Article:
In a 1974 game at Palmer, Rutgers fans were so excited by their team's 6-0 lead late in the fourth quarter that many of them—shades of the Twelfth Man Game—descended on the field and tore down the goalposts. It was a premature celebration, however, since Princeton soon scored the tying touchdown. Deprived of goalposts, the Tigers tried to run for the conversion. They failed, and the game ended in a tie.
Perhaps the most thrilling game ever played in Palmer was in 1981 against Yale, won in the last four seconds when Tigers quarterback Bob Holly, who had already passed for an Ivy League-record 501 yards, scored on a keeper from the one-yard line. The final score was 35-31. It was a season of prolific scoring at Palmer. The week before, the Tigers had lost 55-14 to Maine. A Maine assistant coach that day was Steve Tosches, the current Princeton coach.
The balcony down the hall from Tosches's office in Jadwin Gym looks out on the open end of Palmer Stadium. From that vantage point the old warhorse seems to rise majestically into the clouds, and it appears, for all of its blemishes, as impressive as on the day it was built. "It has lived its life, and it's been a good life," said Tosches one day on the balcony. "And its time has come. But there are ghosts there."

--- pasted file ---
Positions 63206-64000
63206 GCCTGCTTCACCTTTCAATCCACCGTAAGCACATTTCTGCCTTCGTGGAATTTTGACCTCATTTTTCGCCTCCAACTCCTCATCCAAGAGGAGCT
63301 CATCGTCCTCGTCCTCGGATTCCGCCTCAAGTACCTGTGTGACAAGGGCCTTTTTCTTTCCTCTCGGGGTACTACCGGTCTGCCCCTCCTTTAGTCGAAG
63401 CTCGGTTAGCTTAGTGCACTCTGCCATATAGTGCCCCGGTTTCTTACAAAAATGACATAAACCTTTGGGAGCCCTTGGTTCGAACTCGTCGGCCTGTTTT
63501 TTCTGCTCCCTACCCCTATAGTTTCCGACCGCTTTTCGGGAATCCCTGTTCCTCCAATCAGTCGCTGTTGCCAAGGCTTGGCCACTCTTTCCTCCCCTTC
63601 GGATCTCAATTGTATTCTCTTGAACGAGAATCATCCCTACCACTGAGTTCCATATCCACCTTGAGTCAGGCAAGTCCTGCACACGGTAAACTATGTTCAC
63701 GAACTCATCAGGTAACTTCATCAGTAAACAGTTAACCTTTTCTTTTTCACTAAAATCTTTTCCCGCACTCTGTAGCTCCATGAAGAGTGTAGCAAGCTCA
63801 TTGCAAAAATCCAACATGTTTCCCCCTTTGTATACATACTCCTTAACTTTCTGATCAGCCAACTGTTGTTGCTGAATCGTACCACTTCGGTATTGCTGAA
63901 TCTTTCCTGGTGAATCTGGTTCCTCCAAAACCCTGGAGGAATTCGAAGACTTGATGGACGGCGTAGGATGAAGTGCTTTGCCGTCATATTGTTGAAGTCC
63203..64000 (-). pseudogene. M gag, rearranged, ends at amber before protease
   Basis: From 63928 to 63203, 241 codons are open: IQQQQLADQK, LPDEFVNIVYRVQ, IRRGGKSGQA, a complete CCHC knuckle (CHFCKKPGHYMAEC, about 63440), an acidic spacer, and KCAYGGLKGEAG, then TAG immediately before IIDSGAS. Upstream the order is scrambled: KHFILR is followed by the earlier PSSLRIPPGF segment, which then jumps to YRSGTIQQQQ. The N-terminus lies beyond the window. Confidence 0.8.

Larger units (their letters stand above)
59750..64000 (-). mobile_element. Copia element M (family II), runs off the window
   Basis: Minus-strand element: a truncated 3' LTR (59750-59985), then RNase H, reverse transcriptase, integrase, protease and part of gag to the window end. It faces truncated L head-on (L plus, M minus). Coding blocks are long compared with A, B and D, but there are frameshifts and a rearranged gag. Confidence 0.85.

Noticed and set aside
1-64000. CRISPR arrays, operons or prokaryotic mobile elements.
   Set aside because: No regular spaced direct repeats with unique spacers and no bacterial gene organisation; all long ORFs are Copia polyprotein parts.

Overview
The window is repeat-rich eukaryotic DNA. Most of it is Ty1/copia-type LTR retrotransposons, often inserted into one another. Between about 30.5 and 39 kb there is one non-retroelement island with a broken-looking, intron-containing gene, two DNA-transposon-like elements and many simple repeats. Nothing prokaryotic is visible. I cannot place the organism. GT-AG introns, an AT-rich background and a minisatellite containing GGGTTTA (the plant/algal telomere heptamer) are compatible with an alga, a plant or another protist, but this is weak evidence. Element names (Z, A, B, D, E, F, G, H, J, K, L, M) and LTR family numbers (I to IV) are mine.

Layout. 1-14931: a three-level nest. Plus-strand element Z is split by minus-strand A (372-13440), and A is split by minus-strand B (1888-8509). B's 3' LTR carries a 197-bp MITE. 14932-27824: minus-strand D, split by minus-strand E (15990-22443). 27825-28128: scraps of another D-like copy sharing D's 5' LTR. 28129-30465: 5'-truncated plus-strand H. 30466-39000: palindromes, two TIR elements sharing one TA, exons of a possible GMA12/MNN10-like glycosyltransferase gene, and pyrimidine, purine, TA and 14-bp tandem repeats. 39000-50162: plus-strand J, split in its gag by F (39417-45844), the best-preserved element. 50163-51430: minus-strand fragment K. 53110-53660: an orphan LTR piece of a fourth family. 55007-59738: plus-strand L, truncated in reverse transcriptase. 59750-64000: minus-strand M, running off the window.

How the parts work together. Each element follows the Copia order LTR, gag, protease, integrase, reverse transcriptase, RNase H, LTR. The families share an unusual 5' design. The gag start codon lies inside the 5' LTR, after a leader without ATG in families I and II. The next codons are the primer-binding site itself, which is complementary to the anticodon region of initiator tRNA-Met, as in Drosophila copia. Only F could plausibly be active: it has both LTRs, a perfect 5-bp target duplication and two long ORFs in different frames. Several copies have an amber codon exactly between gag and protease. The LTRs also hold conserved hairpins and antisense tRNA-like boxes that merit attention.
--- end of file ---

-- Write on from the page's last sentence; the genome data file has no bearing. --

W. Thacher Longstreth, Princeton class of '41, hasn't missed a game at Palmer in 47 years. "Palmer Stadium to me will always be more Princeton than any other single building," he told Jerry Price of the university's athletic communications department. "To lose it is a sign of my own mortality."
But undergraduates seem to have less of a romantic attachment to the stadium. "I don't think there is really a student following for football, as opposed to other sports, such as lacrosse and basketball," says Mike Clementi, class of 1999. Indeed, the loudest cheer from the Princeton rooting section during the 24-0 Charter Weekend loss to Harvard was for the halftime appearance of three male streakers on the field.
Palmer is now second only to Harvard Stadium, built in 1903 and extensively renovated in 1982, as the oldest college football stadium in the country. Demolition will begin soon after the last game of the season, on Nov. 23 against Dartmouth, and construction of the $45 million replacement will start in the spring of 1997.
Palmer, however, will be remembered as the site of more inspiring runs and the setting for some of the game's most memorable contests. Its replacement should have as distinguished a life.